Thursday, November 27, 2014

BOOKS READ IN SEPTEMBER AND OCTOBER

Books Read in September:  
The Poisoned Crown by Maurice Druon  
The Royal Succession by Maurice Druon  
The She-Wolf by Maurice Druon  
Film Freak by Christopher Fowler  
Blue-Eyed Devil by Robert B. Parker  
Bull Mountain by Brian Panowich  
Hunting Evil by Guy Walters  

Books Read in October:
Inherent Vice by Thomas Pynchon  
How Star Wars Conquered the Universe by Chris Taylor
Hitler’s Furies by Wendy Lower  
Frankenstein by Mary Shelley
Going Off Alarming by Danny Baker
Revival by Stephen King  
Only When I Laugh by Paul Merton  
Horror Stories: Classic Tales from Hoffman to Hodgson edited by Darryl Jones

One of the things I’ve discovered by writing down the names of the books I’ve read this year is that I’m reading more books than I might otherwise have done. I think it may be the opposite of keeping track of one’s calorie intake, which usually results in the ingestion of less food. (A doughnut can contain more than 350 calories, incidentally, and you know that they never taste as good as they look . . .) With books, though, I keep pushing myself to read more and more. Ideally I’d like to have read 100 books by the end of this year, but I don’t think I’m going to reach that. Still, I won’t be too far off, although I have noticed that the shadow of my desire to read more books is a reluctance to tackle books that are very long, as they might bring down my average.

Thus, although I have a very nice copy of The Count of Monte Cristo by Alexandre Dumas on my shelf, and it’s a novel that I’ve meant to read for many years, I keep putting it off as it’s about 900 pages long, and might well represent a couple of weeks of reading. I wonder, too, if I’m secretly concerned about my own mortality, and figure that, even if my plane starts to go down during this current publicity tour, I might still have just enough time to sprint through another Maurice Druon book or, you know, reread The Great Gatsby. Then again, I might be too busy screaming, although it’s hard to conceive of any situation in which I wouldn’t try to get a few more pages of a book read. That, my friends, is the mark of an obsessive.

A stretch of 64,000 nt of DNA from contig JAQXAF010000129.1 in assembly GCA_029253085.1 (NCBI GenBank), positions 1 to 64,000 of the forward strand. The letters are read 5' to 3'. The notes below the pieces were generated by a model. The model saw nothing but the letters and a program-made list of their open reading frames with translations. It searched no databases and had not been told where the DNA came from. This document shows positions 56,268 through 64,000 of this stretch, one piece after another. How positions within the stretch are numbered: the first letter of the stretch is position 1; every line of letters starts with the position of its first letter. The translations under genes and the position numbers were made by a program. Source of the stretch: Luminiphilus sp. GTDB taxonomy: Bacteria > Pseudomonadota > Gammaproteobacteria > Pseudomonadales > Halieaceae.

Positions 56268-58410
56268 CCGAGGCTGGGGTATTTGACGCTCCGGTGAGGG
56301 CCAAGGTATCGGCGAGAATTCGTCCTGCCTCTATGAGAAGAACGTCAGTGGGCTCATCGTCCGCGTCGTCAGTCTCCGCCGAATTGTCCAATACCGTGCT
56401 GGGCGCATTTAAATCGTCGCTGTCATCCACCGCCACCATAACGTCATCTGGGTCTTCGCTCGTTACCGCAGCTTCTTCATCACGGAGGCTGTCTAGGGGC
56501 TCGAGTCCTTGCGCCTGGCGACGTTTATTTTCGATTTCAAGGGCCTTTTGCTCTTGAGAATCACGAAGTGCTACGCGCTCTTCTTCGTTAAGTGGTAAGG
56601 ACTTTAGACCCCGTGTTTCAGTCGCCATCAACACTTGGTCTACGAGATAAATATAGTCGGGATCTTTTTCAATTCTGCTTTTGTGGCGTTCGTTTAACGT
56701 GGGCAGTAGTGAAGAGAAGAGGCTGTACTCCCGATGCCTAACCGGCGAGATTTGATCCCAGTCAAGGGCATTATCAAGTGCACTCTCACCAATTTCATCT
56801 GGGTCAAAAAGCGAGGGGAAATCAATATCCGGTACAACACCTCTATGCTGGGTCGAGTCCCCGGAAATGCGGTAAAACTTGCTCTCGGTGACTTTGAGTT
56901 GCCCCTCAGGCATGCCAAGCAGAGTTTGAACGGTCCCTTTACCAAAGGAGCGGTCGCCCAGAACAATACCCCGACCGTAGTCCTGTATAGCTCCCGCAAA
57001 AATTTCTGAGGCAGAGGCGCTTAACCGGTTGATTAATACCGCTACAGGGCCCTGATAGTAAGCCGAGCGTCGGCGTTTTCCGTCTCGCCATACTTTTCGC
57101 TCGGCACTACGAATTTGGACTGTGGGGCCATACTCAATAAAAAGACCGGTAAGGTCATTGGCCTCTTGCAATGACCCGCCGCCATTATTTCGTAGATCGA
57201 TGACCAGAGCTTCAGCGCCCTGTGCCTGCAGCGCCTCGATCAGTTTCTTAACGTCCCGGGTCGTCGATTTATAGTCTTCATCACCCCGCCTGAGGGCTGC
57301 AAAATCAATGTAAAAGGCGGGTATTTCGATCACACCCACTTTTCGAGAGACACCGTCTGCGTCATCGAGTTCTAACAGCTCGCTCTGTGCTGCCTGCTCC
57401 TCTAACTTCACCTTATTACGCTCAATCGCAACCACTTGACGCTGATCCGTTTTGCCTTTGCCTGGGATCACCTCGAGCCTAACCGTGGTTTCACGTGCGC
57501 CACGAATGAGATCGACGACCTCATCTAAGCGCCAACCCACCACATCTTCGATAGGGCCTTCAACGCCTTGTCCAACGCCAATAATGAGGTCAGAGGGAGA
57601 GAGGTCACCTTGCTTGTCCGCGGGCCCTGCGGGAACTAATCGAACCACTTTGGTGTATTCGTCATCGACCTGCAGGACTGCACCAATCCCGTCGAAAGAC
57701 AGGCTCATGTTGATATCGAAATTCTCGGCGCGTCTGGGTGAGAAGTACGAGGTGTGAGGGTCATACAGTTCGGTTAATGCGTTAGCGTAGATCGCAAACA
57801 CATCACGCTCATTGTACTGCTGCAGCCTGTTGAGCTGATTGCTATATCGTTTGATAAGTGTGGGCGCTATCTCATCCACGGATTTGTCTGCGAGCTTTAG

Speaking of Maurice Druon, I’m now on the sixth of his seven-novel sequence, The Accursed Kings, so I’m quite the expert on the French monarchy in the 13th and 14th centuries, and have just learned that Clémence of Hungary was the first person in history to own a fork, which is always useful to know. Druon requires a little commitment, as it can be difficult initially to keep track of various factions, princes, knights, and, indeed, dead kings, of which there are quite a number. Not surprisingly, he was a huge influence on George R.R. Martin’s A Song of Ice and Fire, but it also strikes me that historical fiction, like fantasy literature, is much more conducive to, and welcoming of, sequences of novels than my own mystery genre, which generally distrusts books — even as part of character-driven series — that require readers to have some knowledge of preceding novels. My Parker books form a sequence, but I’d suggest that they’re the exception in the mystery field, not the rule. They’re not the sole exception, though: Preston and Child do something similar with their Pendergast books, and the work of Maj Sjöwall and Per Wahlöö, progenitors of the Scandinavian crime genre, is best read in sequence. Still, mystery fiction prefers its series protagonists not to have too much of a memory, I think.

October, meanwhile, contained a significant gothic element, thanks to Mary Shelley, Stephen King, and Darryl Jones, and a timely visit to the gothic exhibition at the British Library in London, which I can heartily recommend should you find yourself at a loose end in that city and fancy seeing Shelley’s manuscript of Frankenstein, or a letter from Jack the Ripper promising to mutilate the ears of his next victim, which he duly did. If nothing else, I suppose he was a man of his word . . .

Monday, September 01, 2014

BOOKS READ IN JUNE, JULY AND AUGUST

Books Read in June:
The Broken Shore by Peter Temple
Amateurs by Donald Barthelme
Fire & Rain by David Browne